The US government's contemporary use of torture is a good example of this. Some time ago there was much outrage, particularly when the abuse and murder of prisoners at US military concentration camps in Iraq were revealed. The US Senate wrote a report and released a tiny portion of it. No one was prosecuted and psychopaths like George Bush, Dick Cheney, and their minions are still on the loose. And a majority of Americans still think that US torture is just fine.

    The whitewashing of our treatment by NIH and CDC will not stop until the real reasons for no-research-itis are uncovered and exposed. I have nothing against petitioning NIH for redress of our many grievances, However, NIH will continue to ignore them until their careers and personal freedom are in jeopardy. Until we raise the cost of the current policies, they will not change.

    Our Dear Leaders have never made substantive changes that favor working people simple because it is "the right thing to do". They don't understand the concept. Social progress is only made when people are able to work together enough to cause real disruption to the status quo. The amount of disruption required depends on how determined the establishment is to hold onto a particular policy.

    As an example, gay marriage doesn't really affect corporate profits very much, so it is of little importance to the Captains of Industry, with the result that they are not resisting this change, and it is happening rather quickly.

    As we have seen over and over, the policy of defining our illness out of existence and denying research funding is extremely well entrenched. It is obvious this policy is directly benefiting disability insurers (regardless of how the policy originated) who stop paying benefits after two years, based on the lie that the illness is perpetuated by "mental illness", and a law that allows insurers to limit mental illness benefits to two years. This is the roadblock that must be removed. If there were parity for mental illness disability benefits, there would be no reason for insurers to block research. In fact, they would suddenly have a multi-billion-dollar incentive to support research.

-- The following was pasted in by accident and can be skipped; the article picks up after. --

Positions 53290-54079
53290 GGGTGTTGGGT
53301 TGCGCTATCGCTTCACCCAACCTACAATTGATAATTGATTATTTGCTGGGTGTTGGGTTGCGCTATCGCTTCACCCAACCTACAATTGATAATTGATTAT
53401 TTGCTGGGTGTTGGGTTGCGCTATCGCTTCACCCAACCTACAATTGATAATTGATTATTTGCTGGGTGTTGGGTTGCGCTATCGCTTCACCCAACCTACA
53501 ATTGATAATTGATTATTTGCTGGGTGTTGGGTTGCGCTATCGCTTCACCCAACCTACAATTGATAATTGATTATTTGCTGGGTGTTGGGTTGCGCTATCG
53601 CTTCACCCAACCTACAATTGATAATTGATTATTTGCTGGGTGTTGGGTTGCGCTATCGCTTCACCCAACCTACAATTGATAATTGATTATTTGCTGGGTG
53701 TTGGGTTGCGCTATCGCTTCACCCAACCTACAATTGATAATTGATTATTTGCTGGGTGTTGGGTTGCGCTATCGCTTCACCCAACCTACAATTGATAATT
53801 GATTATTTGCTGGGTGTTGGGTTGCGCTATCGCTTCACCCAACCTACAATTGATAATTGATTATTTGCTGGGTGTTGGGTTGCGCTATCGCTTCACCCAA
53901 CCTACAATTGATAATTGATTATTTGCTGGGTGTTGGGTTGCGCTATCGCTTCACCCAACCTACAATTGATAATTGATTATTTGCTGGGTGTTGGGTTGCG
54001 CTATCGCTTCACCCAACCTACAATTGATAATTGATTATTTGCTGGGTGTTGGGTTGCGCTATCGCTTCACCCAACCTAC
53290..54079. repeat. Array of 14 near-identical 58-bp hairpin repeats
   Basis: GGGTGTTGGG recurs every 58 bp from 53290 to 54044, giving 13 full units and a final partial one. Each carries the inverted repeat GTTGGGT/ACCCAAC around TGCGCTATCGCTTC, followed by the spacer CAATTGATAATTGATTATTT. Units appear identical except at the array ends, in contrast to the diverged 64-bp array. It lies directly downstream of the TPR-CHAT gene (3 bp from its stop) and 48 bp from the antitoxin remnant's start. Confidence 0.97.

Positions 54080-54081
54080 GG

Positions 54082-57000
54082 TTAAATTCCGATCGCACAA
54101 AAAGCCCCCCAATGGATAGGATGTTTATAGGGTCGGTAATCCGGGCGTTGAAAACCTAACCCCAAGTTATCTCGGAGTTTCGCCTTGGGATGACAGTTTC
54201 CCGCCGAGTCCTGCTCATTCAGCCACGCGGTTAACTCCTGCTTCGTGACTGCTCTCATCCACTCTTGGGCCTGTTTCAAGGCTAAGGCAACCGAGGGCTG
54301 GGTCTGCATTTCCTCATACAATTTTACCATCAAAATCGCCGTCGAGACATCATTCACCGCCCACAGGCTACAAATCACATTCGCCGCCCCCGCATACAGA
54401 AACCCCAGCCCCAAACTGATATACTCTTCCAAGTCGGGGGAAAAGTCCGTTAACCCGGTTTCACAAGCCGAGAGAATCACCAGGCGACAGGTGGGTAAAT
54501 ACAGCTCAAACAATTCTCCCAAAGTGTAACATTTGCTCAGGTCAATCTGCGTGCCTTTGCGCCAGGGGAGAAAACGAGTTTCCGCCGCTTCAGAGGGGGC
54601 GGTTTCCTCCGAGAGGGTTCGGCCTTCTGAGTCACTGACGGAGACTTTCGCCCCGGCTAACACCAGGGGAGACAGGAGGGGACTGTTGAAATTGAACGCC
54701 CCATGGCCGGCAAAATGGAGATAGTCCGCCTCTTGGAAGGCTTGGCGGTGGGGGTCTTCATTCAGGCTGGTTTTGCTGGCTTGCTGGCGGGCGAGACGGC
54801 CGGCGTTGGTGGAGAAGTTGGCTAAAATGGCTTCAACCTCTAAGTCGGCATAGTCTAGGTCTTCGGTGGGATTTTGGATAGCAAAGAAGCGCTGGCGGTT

Everybody loves a good scandal. It gives folks a chance to confirm to themselves that they are, indeed, much better human beings than the Evildoers who got caught with their hands in the cookie jar. There is a huge scandal behind the polices of this illness, just waiting to be revealed. We have documented conflicts of interest between Sir Simon's gang, the UK Dept of Work and Pensions, and the UK insurers. There is no reason to think those conflicts do not exist in the US. But we do need someone to uncover and publicize them.

    Are there any well-organized groups advocating mental illness parity? Are they making any progress at all? Perhaps some of those folks have insight into NIH-insurance industry connections. Those connections are what we need to find.

    Thirty years of petitions have failed to move the needle on research funding. Why will more of the same failed strategy give us a different result?
  3. jimells

    jimells Senior Member

    northern Maine
    Tom Hennessey explains the US political system in his interview with Cort. I urge folks to read it carefully. Without a thorough understanding of our adversary, it is impossible to formulate a strategy that has any chance of success.